using "Student". Sorry about that.

The other mistake is the StudentInformation table should NOT have a ParentID
column. So, all of the tables should look like the following. I have added
the data-types just in case that is causing the problem of non-matching types.

StudentInformation
- ID <Primary Key> [Autonumber]
- Name [Text]

ParentInformation
- ID <Primary Key> [Autonumber]
- Name [Text]
- AddressID <Foreign Key to "ID" in the Address table.> [Number]

Address
- ID <Primary Key> [Autonumber]
- AddressData, etc. [Text, or whatever]

StudentParentLink
- ID <Primary Key> [Autonumber]
- StudentID <Foreign key to "ID" in the StudentInformation table.> [Number]
- ParentID <Foreign key to "ID" in the ParentInformation table.> [Number]

Removing the ParentID column from the StudentInformation table might resolve
your problem. If not, I would suggest using the Realtionship manager to set
up the relationships manually (Tools>Relationships). Display all of the
tables and then drag the column from one table to the related column in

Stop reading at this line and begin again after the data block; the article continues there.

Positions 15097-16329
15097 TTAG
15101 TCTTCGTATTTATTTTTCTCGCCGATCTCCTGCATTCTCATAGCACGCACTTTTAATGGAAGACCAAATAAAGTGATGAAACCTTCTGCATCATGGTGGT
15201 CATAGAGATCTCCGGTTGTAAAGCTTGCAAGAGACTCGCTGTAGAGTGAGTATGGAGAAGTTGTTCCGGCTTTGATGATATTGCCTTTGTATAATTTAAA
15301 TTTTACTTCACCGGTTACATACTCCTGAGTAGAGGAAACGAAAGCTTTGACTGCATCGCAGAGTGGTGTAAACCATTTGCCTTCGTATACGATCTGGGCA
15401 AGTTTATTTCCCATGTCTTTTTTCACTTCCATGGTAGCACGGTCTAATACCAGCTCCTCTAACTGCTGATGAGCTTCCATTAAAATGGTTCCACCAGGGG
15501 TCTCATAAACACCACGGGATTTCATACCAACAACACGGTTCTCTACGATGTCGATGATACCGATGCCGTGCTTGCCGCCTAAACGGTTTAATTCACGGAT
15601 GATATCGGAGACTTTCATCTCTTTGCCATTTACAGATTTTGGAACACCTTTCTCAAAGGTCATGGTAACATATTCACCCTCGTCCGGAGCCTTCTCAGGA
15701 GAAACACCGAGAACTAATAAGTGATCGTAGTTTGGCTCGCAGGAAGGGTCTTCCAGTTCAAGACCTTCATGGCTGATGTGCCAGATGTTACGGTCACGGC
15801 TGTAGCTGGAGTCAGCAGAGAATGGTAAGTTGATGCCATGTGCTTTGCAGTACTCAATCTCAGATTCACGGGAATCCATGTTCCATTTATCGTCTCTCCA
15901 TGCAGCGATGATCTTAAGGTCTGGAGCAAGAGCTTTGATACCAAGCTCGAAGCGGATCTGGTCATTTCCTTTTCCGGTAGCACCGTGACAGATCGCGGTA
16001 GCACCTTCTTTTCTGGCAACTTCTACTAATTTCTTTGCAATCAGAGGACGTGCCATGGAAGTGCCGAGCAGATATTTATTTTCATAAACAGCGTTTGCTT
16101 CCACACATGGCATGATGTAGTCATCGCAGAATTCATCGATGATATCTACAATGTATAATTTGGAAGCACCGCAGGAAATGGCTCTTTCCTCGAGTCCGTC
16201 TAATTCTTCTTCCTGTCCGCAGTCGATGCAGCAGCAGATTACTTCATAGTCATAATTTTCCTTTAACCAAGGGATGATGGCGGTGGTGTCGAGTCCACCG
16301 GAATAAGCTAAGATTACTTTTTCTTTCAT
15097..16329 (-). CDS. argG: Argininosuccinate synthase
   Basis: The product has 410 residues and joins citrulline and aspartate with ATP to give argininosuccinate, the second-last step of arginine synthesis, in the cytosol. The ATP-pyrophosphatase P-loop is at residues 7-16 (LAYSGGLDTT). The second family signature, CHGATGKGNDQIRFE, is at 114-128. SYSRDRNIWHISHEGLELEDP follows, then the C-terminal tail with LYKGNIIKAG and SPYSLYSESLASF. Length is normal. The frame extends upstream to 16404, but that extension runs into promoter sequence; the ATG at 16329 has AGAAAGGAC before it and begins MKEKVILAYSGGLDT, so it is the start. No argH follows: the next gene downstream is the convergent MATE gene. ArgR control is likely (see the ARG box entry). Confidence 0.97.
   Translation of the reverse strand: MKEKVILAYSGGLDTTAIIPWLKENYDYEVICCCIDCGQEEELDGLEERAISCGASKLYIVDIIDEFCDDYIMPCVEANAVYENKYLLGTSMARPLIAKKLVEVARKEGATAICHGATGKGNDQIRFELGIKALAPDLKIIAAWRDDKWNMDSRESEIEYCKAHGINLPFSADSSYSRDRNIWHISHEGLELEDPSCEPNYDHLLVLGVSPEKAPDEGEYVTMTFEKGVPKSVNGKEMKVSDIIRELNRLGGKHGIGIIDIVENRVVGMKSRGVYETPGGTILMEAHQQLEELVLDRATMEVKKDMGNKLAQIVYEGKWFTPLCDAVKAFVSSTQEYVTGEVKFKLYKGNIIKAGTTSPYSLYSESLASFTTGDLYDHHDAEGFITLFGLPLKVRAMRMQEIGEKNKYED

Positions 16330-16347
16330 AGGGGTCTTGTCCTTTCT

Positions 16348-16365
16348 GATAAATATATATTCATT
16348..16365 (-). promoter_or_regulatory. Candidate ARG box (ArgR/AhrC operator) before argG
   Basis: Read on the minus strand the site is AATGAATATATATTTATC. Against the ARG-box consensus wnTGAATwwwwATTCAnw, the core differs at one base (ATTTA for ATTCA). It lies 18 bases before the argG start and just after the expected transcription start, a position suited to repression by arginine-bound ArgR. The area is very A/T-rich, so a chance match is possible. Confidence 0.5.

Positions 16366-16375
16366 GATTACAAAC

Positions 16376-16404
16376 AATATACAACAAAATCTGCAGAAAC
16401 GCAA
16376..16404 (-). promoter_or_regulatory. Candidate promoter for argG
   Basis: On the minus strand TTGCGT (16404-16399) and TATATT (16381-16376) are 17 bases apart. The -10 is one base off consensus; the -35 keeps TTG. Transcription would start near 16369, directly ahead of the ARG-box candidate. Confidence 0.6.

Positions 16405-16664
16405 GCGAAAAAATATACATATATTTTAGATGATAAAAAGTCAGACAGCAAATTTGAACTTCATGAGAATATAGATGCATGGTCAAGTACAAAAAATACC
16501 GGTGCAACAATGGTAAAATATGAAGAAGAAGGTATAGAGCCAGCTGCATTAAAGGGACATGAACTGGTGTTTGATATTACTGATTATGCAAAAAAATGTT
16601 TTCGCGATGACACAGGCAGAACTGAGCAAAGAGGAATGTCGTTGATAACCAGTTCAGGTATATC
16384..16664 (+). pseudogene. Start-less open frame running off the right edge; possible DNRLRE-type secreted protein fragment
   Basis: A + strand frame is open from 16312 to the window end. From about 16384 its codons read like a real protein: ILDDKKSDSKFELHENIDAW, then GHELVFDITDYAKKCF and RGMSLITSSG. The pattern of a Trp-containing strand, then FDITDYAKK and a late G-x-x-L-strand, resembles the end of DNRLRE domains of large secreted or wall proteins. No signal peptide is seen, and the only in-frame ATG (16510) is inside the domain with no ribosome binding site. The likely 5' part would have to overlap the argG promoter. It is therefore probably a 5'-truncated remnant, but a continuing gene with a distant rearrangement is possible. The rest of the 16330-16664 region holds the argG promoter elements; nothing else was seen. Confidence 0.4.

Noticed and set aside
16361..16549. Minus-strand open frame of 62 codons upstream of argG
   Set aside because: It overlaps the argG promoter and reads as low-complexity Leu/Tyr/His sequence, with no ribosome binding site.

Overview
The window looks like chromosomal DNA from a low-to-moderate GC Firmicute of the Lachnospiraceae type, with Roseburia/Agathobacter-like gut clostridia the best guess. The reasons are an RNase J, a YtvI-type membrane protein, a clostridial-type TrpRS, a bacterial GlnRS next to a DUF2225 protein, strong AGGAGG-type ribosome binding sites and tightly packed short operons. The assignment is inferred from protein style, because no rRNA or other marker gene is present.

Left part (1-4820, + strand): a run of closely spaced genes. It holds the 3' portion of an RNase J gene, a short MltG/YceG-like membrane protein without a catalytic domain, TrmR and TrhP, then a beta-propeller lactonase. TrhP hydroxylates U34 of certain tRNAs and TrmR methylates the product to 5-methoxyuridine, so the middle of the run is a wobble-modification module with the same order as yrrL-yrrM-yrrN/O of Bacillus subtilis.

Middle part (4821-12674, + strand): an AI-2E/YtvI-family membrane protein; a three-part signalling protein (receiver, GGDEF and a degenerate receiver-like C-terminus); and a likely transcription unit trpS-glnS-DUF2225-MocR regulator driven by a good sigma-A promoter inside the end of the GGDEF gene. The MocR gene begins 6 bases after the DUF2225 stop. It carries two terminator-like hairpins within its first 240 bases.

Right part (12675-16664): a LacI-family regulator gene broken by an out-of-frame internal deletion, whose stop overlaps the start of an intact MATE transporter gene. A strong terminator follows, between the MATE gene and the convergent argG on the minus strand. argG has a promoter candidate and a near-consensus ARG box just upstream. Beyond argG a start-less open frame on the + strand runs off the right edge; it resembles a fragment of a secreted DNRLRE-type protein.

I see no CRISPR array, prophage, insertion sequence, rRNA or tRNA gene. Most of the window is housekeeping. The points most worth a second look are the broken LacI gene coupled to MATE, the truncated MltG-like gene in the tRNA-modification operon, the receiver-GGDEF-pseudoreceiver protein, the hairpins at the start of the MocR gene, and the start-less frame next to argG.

another table, select "Enforce Referential Integrity" from the pop-up, and
repeat for all of your relationships.

Access will probably define the relationship between Address and
ParentInformation as One to Many. It will think that many parents can share
the same address. Someone will probably correct me if I am wrong, but I don't
think you will really be able to correct this, nor is it a big deal. You will
just treat it as though it is One to One.
Another thing you might try, and I am not sure if anyone out there has
experience with this, is that if you are asking Access to setup the
relationships for you automatically it could be puking on the fact that we
are using "ParentID" instead of "ParentInformationID" (same for StudentID vs
StudentInformationID). Changing this might be the little bit of extra advice
Access needs to set everything up right.

If you want I can post a screen shot of the relationship diagram of what I
am suggesting.

-Ted
 
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G

Guest

Ted